Here is a nice video explaining the use of The Nurtured Heart approach specifically with children that have Autism. It is an effective approach to the challenges these children sometimes face with emotional regulation. It is a very casually done video but has lots of great information to offer. http://nurturedvideo.com/index.php?option=com_content&view=article&id=129&Itemid=202
Catherine has created a lovely book that supports the Nurtured Heart Approach with Children with Autism. I know that this approach has been invaluable in shifting the challenges we have faced in our family with behavior, yelling, meltdowns and general nuttiness, and that’s just with my husband…lol.. you should see what it has done for our relationship with our son that has had difficulty regulating his emotions and intense. It is sometimes hard work, but worth all you put into it.
This is such a beautiful example of being in the midst of the moment and choosing to say no to what is not working and yes to what is, I hope that I can hold on to it and remember it in my moments of fear and frustration!
Kids-In-Mind: Movie ratings & parents’ reviews that actually work. I have really depended on this site over the years. I have always been glad when I took the time to check out a movie before I went with my children. I like the simple somewhat objective description of the scenes. It allows me to make a decision based on my own values.
Articles that transform your relationships with your children. I have experienced this transformation first hand. This is work worth doing! As a teacher, and parent I had tried everything. Just prior to choosing to homeschool (something I never thought was possible given our relationship) I read Transforming the Difficult Child by Howard Glasser in Tuscon, Arizona. It changed everything so quickly for us. I found myself joyfully loving my son again and really seeing all that he did well for the first time in a long time. I am grateful for this new perspective and refuse to go back.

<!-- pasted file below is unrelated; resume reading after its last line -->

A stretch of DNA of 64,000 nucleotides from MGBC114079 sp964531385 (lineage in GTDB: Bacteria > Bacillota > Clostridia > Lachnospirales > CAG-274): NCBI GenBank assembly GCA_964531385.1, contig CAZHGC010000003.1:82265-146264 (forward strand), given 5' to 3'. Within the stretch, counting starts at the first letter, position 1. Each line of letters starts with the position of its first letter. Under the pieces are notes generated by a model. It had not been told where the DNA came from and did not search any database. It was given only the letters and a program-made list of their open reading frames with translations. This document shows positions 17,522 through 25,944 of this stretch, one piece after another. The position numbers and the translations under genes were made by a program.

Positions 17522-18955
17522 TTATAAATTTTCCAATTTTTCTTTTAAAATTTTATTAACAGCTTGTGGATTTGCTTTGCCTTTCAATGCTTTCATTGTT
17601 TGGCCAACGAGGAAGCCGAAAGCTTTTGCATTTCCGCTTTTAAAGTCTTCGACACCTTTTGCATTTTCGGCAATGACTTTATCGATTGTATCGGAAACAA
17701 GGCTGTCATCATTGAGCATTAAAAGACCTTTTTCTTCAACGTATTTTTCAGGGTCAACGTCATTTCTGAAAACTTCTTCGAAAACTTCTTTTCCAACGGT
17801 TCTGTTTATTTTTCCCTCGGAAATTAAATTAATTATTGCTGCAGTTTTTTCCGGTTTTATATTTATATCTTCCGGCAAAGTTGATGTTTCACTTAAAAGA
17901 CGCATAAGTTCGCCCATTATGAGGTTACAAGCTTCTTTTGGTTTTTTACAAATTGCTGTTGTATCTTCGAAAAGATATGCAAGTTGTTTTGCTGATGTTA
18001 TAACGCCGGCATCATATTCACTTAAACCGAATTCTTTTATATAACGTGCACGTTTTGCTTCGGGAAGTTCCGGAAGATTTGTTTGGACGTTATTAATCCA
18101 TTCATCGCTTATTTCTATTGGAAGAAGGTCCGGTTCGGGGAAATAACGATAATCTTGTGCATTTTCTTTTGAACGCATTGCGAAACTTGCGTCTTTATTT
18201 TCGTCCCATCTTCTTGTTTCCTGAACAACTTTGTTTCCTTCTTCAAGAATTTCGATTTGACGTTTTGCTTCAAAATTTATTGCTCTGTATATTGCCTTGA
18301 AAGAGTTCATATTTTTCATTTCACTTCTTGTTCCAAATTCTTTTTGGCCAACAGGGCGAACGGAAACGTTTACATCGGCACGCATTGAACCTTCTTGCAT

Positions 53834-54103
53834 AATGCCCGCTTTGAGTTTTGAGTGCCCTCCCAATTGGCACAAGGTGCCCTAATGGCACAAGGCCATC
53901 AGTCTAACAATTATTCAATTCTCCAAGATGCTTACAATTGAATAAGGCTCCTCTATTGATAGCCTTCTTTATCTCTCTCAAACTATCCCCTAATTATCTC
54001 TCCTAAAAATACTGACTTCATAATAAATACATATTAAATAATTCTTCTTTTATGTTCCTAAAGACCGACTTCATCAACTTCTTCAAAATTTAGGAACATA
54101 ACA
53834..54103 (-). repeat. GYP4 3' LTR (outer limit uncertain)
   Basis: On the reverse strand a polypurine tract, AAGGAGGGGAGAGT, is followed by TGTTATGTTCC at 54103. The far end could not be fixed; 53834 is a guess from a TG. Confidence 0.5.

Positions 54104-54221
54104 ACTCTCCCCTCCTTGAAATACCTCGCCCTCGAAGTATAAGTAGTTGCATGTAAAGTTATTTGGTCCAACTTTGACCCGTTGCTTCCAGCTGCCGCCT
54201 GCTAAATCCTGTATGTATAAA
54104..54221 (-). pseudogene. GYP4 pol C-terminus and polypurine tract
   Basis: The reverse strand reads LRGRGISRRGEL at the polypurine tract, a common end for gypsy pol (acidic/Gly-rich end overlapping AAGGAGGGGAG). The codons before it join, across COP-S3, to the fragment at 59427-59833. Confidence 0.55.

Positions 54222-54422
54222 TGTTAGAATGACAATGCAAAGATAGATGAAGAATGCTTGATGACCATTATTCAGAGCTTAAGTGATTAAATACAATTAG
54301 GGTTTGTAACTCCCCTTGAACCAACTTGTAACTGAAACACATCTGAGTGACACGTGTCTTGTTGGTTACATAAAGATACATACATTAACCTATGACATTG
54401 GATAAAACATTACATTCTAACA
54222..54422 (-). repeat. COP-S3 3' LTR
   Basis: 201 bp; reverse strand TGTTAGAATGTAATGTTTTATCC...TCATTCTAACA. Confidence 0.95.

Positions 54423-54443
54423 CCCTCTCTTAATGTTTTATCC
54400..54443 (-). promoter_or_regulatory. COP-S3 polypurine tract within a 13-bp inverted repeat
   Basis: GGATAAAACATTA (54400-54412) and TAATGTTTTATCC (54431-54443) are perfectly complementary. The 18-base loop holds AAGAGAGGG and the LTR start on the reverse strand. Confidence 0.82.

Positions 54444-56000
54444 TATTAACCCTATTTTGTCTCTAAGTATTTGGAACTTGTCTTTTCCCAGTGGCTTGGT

This was included in one of our group emails and thought I would pass it on to anyone else. It looks like there is much to be gained from the insights shared in these beautiful blogs. I hope one day this blog will be note worthy and helpful to as many as these are. Enjoy the hunt and the moments spent with your children especially when you remembered to laugh! 21 Exceptionally Valuable Asperger’s Sites. The photo here is from quirkyandlaughing.wordpress.com, a blog written from this perspective as well. I am reminded by observation, that I forget to laugh at antics that I would normally think were funny if they were they were performed by my typical son. I get frustrated by the filters through which I am constantly looking and how those particular filters can, if I’m not conscious color my world in ways I would not otherwise intend. Mindfulness practice, I think would serve me well to stay in a place where I can see things for what they are in the moment and not judge them by how they will be perceived by others ALL the time. This thinking lives in my fears about the future, stories of mis-judgements that lurk in my thoughts. I can’t make them go away but I can put them in their place with mindfulness and a perspective check. I am grateful to those around me that have given me that insight without really even knowing how valuable. The young man at Hubbard Swim school who recognizes that unencumbered play is just as important as learning swim strokes! I have learned so much about my son just by watching him with this teen. Noticing that my worries don’t exist for others who enjoy my son’s energy and enthusiasm and good will. I often wish to be them, for a moment, and seek to find that mindful space where I too, can enjoy his beautiful nature without the fears of the future or concerns that win my attention. One thing to be sure of is we are always learning.